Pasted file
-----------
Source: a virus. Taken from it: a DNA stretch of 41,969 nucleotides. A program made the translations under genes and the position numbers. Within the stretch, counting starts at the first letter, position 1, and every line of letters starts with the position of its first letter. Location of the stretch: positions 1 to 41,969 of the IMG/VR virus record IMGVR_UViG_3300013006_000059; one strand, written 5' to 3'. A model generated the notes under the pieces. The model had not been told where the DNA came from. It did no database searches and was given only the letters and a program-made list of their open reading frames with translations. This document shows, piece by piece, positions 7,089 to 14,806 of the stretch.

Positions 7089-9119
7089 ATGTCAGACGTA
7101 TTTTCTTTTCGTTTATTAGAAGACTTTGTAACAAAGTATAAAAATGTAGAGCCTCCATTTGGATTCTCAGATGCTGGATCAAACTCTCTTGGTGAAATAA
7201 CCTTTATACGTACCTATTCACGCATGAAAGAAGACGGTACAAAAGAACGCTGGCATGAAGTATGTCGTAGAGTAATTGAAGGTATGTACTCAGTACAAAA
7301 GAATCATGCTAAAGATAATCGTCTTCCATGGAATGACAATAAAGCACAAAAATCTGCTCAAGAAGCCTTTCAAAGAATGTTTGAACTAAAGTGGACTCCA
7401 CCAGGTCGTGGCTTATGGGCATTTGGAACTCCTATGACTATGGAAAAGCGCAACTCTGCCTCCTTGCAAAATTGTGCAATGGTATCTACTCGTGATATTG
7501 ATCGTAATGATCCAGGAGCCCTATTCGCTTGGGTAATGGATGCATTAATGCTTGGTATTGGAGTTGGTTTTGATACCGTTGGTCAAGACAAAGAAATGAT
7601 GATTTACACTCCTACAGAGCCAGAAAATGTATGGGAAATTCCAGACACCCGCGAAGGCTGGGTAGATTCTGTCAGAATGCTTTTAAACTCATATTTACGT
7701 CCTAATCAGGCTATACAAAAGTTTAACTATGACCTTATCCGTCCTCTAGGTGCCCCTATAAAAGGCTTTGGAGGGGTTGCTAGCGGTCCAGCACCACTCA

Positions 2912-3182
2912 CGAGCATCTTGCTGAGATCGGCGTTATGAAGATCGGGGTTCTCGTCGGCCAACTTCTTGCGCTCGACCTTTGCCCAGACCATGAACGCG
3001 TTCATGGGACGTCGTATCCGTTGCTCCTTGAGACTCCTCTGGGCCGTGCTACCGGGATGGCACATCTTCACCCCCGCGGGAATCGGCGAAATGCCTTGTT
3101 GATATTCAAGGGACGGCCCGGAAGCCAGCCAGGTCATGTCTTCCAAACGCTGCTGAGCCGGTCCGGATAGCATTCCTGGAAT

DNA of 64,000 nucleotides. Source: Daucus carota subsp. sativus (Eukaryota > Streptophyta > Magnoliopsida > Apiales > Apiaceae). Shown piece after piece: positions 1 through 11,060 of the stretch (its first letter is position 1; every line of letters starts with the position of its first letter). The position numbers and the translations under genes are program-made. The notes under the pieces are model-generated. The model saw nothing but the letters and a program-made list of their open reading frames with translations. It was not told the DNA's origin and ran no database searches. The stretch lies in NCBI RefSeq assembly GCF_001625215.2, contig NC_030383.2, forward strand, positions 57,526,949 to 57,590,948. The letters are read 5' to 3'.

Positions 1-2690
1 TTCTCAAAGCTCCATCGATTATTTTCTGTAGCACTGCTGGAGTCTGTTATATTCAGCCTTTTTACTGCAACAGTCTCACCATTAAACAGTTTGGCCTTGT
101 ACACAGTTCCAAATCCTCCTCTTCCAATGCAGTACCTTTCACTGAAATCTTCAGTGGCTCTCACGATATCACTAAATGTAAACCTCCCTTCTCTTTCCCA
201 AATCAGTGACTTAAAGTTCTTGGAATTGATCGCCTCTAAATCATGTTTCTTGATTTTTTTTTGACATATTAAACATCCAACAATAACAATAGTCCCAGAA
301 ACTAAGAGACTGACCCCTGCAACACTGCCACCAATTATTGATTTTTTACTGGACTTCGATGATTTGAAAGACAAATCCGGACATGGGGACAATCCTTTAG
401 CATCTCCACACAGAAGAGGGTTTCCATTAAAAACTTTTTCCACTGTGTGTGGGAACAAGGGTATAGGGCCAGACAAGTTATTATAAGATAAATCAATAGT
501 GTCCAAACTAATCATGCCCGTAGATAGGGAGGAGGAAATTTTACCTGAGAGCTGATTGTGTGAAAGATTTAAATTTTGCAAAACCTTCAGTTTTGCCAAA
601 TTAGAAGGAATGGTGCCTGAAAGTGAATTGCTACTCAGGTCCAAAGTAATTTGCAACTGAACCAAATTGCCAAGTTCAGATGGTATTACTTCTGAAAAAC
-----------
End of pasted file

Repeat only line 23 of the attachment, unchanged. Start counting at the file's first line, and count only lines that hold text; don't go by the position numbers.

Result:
601 TTAGAAGGAATGGTGCCTGAAAGTGAATTGCTACTCAGGTCCAAAGTAATTTGCAACTGAACCAAATTGCCAAGTTCAGATGGTATTACTTCTGAAAAAC